OCD: The War Inside

OCD: The War Inside

| 1 h 10 min

This feature documentary explores the daily lives of individuals living with Obsessive Compulsive Disorder (OCD), a misunderstood anxiety disorder characterized by intrusive thoughts, nagging fears and ritualistic behaviour. From the outside, its sufferers have no physical disabilities and have every appearance of being as functional as the next person. But inside, a daily war is waged for survival.

Warning: This film contains strong content.

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  • director
    Mark Pancer
    David Hoffert
  • producer
    Silva Basmajian
  • editor
    Greg West
  • director of photography
    Barry Stone
  • sound recordist
    Eric Fitz
  • original music
    Paul Hoffert
  • sound editor
    Stephen Barden
    Kevin Banks
  • re-recording
    Jean Paul Vialard
    Shelley Craig
  • archival footage research
    Brenda Hoffert
    David Hoffert
    Mark Pancer
    Julietta McGovern
  • creative director
    Tony Cleave
  • animator
    Roy Rodriguez
    Derek Gebhart
  • executive producer
    Louise Lore

  • OCD777JFN

    As someone who has suffered wiith severe O.C.D. for 23 years, this is a difficult film to watch, even for me. There are more than a few "triggers" (meaning people mentioning ideas that I am afraid will create another obsession or more anxiety), and I've not yet watched the entire film. What I will say is that this film, from what I have watched, is the first and only unvarnished and truthful expose' of what living with O.C.D. is REALLY like. It is not "Monk", "As Good As It Gets" or "Matchstick Men". There is tremendous ignorance of the realities of mental illness in this country. That the abbreviation "O.C.D." is now a part of the vernacular (meaning a part of common speech) is a testament to just how misunderstood, "pop-culture" and ubiquitous this hellish disorder has become. Hearing someone say "I am, like, so O.C.D.", or "I'm going to go O.C.D on him/her" is, apart from being grammatically incorrect, evidence of a true misunderstanding of the seriousness of the disorder in its moderate, severe or extreme forms. People usually associate the abbreviation "O.C.D." with someone who keeps their house immaculately clean with everything arranged in perfect order. While this is true for some people who have Obsessive-Compulsive Personality Disorder, in other words, people who derive pleasure from their rituals and cleaning, this in certainly not the case with Obsessive Compulsive Disorder. The rituals involved with true O.C.D., even in its moderate form, are not pleasurable, and are soul-witheringly exhausting. The Yale Brown Obsessive Compulsive Survey (Y.B.O.C.S.) will let anyone know if they perhaps have O.C.D., and its severity. My understanding from experience is that, if your obsessions and compulsions take up more than an hour of your day, and are not pleasurable, then you may have O.C.D. The person posting the "I can't help but [to} wonder if everyone doesn't have some degree of this disease?". Apart from the question mark not being required, O.C.D. is not a disease. It is, in my thinking, a biochemical "mis-wiring" of signals to certain parts of the brain (the caudate nucleus, hippocampus, etc.). While some people do have, perhaps, some behaviors that could be considered actual O.C.D. rituals if they are carried out very frequently such as checking to see if the car is locked a few times, other repetitive behaviors or superstitious actions they do, these do not at all mean that the person has O.C.D. If the compulsions take up an hour or more per day, and are a problem in your life, then you may have a mild or more intense form of O.C.D. I agree that there is a spectrum of seriousness, frequency and intensity of the disorder's symptoms. However, for someone to say - as they frequently do, and usually with a blissfully ignorant smile - that "Everyone has O.C.D." is simply willfully ignorant. Whenever I hear someone say something like this in that way, I ask them, or think silently: "You really don't have the vaguest idea of what you are talking about. What you are saying is similar to walking up to Christopher Reeve ("Superman" star and, later, a quadraplegic) and saying: "Yes, I understand what you are going through. Sometimes, my leg goes to sleep when I've laid down too long. It feels really prickly when it starts to wake up. Does that happen to you, Chris?". This is the magnitude of misunderstanding of this disorder, and one of the things that, apart from the disorder itself, makes it even more challenging to deal with. Walk a mile in the shoes of someone with severe O.C.D. for a day. It is my thought that anyone's comments about the lighthearted humorousness of the disorder would change to: "This is terribly difficult. I don't see how someone could deal with this every day."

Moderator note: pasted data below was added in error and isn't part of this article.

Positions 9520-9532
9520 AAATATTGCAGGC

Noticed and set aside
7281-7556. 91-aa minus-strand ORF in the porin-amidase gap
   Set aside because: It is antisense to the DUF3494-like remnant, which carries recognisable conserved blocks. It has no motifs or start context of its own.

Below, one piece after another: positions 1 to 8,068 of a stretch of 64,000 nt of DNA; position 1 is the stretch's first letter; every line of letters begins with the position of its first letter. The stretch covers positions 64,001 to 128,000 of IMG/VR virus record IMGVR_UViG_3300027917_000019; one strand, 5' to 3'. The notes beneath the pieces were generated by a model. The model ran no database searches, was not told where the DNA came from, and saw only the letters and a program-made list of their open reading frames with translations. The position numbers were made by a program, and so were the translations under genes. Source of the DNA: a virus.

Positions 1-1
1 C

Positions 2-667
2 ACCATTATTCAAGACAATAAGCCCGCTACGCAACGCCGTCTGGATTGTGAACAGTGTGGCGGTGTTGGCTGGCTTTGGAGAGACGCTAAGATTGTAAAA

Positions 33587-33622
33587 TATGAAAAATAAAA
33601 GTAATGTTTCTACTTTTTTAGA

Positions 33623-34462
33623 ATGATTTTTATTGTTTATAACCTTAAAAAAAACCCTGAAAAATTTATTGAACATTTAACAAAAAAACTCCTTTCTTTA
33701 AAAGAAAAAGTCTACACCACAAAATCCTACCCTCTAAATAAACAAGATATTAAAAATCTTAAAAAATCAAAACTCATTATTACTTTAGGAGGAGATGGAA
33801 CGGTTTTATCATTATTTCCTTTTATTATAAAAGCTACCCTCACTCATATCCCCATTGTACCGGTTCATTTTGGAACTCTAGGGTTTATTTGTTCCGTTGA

OCD777JFN, 8 Jul 2013
  • speaknow

    I stumbled upon this site by accident and had no intentions on even watching a movie. This is one of the best films I have ever watched by far. Extraordinary work by a very talented film maker! Thank you so much for your contributions in making this film and for giving us a candid look into O.C.D. I can't help but to wonder if everyone doesn't have some degree of this disease?

    speaknow, 13 Aug 2012